5 timeless lessons from a rich dad
By Winnie Makena | June 12th 2019
However, many of us die without ever having this become our reality.
And then there are those who go to school to find a safe, reliable job, with benefits and a promotional structure, take that type of job, save their money little by little, pay their bills and expenses first, and then spend what they have left over last.
They repeat this cycle for the rest of their working lives, but this ultimately never allows them to get ahead or become financially independent.
Robert Kiyosaki is the author of Rich Dad Poor Dad: What the Rich Teach Their Kids About Money – That the Poor and Middle Class Do Not. In the book, he argues that becoming financially independent requires you to have your money work for you, rather than you working for money your whole life.
Kiyosaki grew up with two father figures: ‘Poor dad’ who was his real father and died with bills to pay; and ‘rich dad’ who started with little before becoming one of the richest men in Hawaii.
“I noticed that my poor dad was poor not because of the amount of money he earned, which was significant, but because of his thoughts and actions,” he writes in the personal finance classic. Here are some of the timeless lessons he learned from his ‘rich dad’ that helped him master money, build wealth and ultimately retire comfortably at the age of 47.
1. Make your money work for you
To be rich, people need to control two emotions: fear and desire.
They fear not having money, so they work harder. However, when they get paid, greed kicks in, which causes them to think of all the things they could buy.
Fear is essentially what drives us to get out bed and go to work every morning, and desire is why we’re tempted by pay rises because we want increasingly expensive toys as we go through life, from sweets to clothes, cars and houses.
So how do you control these emotions? Stop thinking about a salary and start thinking about how you can generate money for yourself.
Most people miss out on opportunities because they chase after money and security, but once you get rid of this, you’re able to view the world in a different way.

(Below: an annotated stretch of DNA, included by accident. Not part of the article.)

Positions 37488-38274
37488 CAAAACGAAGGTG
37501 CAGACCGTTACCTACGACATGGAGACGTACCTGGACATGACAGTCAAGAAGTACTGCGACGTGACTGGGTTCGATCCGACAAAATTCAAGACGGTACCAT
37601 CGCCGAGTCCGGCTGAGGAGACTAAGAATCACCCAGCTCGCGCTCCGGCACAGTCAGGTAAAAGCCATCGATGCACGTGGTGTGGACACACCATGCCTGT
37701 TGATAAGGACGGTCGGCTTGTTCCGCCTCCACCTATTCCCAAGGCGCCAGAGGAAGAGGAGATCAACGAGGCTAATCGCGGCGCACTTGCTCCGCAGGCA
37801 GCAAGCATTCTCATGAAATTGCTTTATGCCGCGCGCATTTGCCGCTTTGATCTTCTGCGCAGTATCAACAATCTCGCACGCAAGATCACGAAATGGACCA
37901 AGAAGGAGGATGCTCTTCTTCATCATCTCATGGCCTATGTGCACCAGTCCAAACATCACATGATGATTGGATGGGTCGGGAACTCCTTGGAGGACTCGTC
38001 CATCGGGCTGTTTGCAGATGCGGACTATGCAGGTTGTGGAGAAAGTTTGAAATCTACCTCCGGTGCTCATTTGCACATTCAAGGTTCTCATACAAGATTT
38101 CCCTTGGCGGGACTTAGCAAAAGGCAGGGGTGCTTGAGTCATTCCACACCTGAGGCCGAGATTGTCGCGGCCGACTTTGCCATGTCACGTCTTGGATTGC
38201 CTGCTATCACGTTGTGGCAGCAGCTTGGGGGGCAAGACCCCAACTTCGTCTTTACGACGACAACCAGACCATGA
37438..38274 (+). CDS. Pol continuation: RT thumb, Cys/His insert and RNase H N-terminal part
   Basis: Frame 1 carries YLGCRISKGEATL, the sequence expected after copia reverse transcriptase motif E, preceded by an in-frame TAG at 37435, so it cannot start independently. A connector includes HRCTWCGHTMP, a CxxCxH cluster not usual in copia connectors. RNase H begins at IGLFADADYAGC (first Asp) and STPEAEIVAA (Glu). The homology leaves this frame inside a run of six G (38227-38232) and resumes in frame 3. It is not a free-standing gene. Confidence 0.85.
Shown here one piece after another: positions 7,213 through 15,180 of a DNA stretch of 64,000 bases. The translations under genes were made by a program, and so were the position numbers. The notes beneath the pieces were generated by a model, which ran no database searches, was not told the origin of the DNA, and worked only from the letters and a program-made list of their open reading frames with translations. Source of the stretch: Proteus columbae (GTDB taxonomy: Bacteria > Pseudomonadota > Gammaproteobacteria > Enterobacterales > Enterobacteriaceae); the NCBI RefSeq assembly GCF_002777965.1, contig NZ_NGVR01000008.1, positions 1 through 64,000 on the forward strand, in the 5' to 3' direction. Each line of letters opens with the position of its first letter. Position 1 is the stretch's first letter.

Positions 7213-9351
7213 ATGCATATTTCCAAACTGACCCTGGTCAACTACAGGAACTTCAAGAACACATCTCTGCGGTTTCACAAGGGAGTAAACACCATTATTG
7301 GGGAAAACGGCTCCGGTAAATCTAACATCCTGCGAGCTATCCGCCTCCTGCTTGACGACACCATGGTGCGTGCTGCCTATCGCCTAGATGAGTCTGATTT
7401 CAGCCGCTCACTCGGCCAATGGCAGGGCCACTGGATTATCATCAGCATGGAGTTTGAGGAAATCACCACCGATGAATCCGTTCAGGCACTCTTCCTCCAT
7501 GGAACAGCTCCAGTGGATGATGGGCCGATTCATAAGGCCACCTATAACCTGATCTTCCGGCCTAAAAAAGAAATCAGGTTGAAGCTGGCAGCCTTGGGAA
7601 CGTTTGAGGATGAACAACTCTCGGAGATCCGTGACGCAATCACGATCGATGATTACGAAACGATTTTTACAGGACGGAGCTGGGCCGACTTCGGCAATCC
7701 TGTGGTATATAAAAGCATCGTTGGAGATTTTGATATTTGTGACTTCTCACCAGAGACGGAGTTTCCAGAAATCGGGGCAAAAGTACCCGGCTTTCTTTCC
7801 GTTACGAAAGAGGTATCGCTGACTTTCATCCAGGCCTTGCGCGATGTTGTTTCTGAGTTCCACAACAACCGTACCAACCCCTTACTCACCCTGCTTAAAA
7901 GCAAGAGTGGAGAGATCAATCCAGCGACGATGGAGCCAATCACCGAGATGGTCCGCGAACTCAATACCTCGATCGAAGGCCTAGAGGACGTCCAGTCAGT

There’s no doubt that it takes work to get rich, but you need to do the right kind of work.
2. Mind your own business
You have to take control of your own financial future, and be more conscious of minding your own business, and not killing yourself for someone else’s dream.
Kiyosaki advises that you try to figure out different legitimate ways to build wealth, look for opportunities or invest in businesses to build more assets and generate a strong flow of income.
And then use this income to generate more returns or wealth so that it leads you to financial freedom. Effectively, your money should do some heavy lifting.
3. Pay yourself first
Each month, invest a certain amount of money into an income-generating asset before you pay your bills. And if you come up short? Use this pressure to inspire you to come up with innovative ways to get enough money to pay the bills before debtors come knocking at your door.
This is a difficult, but very important principle.
However, it doesn’t mean that you should be irresponsible. Always pay your bills.
Just pay yourself first, not last. If you pay yourself last, you won’t feel the pressure, but you also probably won’t come up with new sources of income either.
4. Work to acquire life skills, not for money
You’ve probably heard this before and dismissed it as advice given by people without things to pay for: people are “one skill away from great wealth”.
Life skills (like communication, management of systems and people skills) are just as important for financial success as more technical knowledge, and are not taught in school.
Work on acquiring these life skills to help yourself get on the path to financial freedom. Effective communication and people management skills, for instance, make it easier to find meaningful information that you can use to climb up the ladder.
5. Be bold
“Often in the real world, it’s not the smart who get ahead, but the bold,” says Kiyosaki. The standard thinking is to put some cash away every month in a bank account and come back to it in 40 years.
Kiyosaki, however, argues that this limits people’s mindsets and ability to take advantage of opportunities.
He explains how in the early 90s, when the property market in Phoenix, Arizona, was terrible, he took to making deals outside courts and bankruptcy lawyers’ offices.
He didn’t go to real estate agencies, even though property prices were massively marked down.
Under his method, Kiyosaki would buy a house valued at Sh7.5 million for Sh2 million or less. He’d then sell it later for Sh6 million.
He and his wife made six such deals, each spending about five hours. They created more than Sh19 million in assets from these deals – how long would it have taken them to save this much?
The bottom line is that taking a calculated risk can help you to build wealth. And you become smarter with each experience.
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